History & Culture

Explained | What is the controversy around Odisha’s Jagannath temple Heritage Corridor Project?

Construction work seen outside of the Puri Jagannath temple for the beautification of the temple.

Construction work seen outside of the Puri Jagannath temple for the beautification of the temple. | Photo Credit: Biswaranjan Rout

The story so far: The Archaeological Survey of India (ASI) said on Tuesday, May 17, that a sculpture of a lion, which possibly dates back to the Ganga dynasty, was found during excavation for the controversial heritage corridor project around the 12th century Jagannath Temple in Puri, Odisha. This is the third such lion sculpture found during the excavation work. The East Ganga dynasty had ruled Kalinga, as Odisha was called in ancient times, from the early fifth century to the early 15th century.

The Odisha government’s ambitious temple corridor project in Puri has become a subject of political controversy between Chief Minister Naveen Pattanaik’s Biju Janata Dal government and the opposition BJP and Congress. Three court proceedings are currently underway in the matter.

On May 9, the ASI noted in a report submitted to the Orissa High Court that there was every possibility of archaeological remains at the heritage site being destroyed due to the excavation work for the corridor.

What is the Puri Heritage Corridor Project?

The Puri Heritage Corridor Project is a ₹3,200-crore redevelopment project of the Odisha government in Puri to create an international heritage site, including the 800-year-old Jagannath temple. Under the umbrella project falls the Shree Jagannatha Heritage Corridor (SJHC) or the Shree Mandira Parikrama Project, for the revamp of the area around the temple.

Plans for the corridor had been in the making since 2016, with the State Assembly unanimously passing a resolution for the effective implementation of the Project’s plan in February last year. Soon after, the plan was approved by the Shree Jagannatha Temple Administration (SJTA). The Odisha government has listed three objectives for the revamp of the area around the temple- the security of the temple, the safety of devotees, and the creation of a religious atmosphere for devotees.

The government allotted initial funds of ₹800 crore for the first phase of the Project from its Augmentation of Basic Amenities and Development of Heritage and Architecture at Puri (ABADHA) scheme introduced in 2019. Mr. Patnaik laid the foundation stone for the Project in November last year.

Under the scheme, 22 development projects are planned, including the temple corridor, redevelopment of the SJTA building, the creation of a reception centre with a capacity of 6,000 for devotees visiting the temple, a cultural centre including a library, the Bada Danda (grand road outside the temple) Heritage Streetscape Project, a plan to improve temple amenities such as building cloakrooms and toilets, a control and command centre, multilevel parking, the revival of the Musa River, and the Puri Lake Project. While the project has been taken up by the Odisha Bridge and Construction Corporation (OBCC) under the State’s Works Department, Tata Projects is the implementing authority.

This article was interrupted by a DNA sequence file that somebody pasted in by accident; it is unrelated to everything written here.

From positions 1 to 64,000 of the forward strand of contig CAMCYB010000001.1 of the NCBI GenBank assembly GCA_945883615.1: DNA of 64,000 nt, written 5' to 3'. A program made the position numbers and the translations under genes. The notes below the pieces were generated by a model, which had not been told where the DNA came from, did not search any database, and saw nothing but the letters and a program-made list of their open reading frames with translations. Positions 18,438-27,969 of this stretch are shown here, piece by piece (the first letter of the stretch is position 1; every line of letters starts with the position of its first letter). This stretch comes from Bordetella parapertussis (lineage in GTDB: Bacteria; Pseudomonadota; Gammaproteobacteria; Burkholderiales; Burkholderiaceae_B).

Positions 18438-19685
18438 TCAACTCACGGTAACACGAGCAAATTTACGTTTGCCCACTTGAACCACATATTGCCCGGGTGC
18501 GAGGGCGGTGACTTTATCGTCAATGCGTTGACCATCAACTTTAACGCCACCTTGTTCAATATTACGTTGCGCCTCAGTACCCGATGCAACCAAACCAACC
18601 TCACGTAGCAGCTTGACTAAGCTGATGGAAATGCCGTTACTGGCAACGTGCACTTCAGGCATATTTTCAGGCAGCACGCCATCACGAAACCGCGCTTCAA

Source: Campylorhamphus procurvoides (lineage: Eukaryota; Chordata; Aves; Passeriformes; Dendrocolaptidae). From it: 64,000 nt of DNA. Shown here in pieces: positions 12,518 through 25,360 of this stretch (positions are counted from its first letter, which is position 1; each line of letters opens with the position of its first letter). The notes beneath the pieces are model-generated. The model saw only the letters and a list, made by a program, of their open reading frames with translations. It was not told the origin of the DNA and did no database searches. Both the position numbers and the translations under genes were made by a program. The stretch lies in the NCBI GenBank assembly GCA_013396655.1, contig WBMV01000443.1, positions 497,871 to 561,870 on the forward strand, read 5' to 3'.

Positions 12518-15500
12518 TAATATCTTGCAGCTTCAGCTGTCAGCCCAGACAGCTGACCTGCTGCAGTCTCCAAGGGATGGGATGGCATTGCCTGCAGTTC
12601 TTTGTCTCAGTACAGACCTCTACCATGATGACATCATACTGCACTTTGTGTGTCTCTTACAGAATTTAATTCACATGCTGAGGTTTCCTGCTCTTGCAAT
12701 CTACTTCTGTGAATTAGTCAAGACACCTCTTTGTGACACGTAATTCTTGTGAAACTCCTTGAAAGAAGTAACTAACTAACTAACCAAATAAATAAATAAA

Why has it become a subject of controversy?

In February this year, when the OBBC started excavation work within 75 metres of the Jagannath temple to build public amenities such as toilets and cloakrooms, experts and members of civil society objected to the use of heavy machinery for digging, citing the possibility of an adverse impact on the 12th Century temple. Questions started being raised about whether the construction around the temple had the due permissions and clearances.

The Jagannath temple has been designated a monument of national importance by the Archaeological Survey and is a centrally protected monument. As per the Ancient Monuments and Archaeological Sites and Remains (Amendment and Validation) Act (AMSAR), construction is prohibited within a 100-metre periphery of a protected area. The area extending to 200 metres around the monument in all directions is called a regulated area. As per the provisions of the AMSAR Act, the National Monuments Authority (NMA), set up in 2011 under the Ministry of Culture, is charged with protecting and preserving ASI-protected sites by managing the prohibited and regulated area in the periphery of such a site. If construction has to be undertaken in the regulated or prohibited area, permission from the NMA is required.

Notably, the term “construction” as defined in the AMSAR Act does not include the construction of public toilets, urinals, and “similar conveniences”. It also does not include works for the supply of water, electricity or “provision of similar facilities for publicity”.

Besides, ​​an impact assessment is also required to be done by the NMA before development around a monument if the built-up area of the monument is beyond 5,000 square metres. The built-up area of the Jagannath temple stands at 43,301.36 sq metres.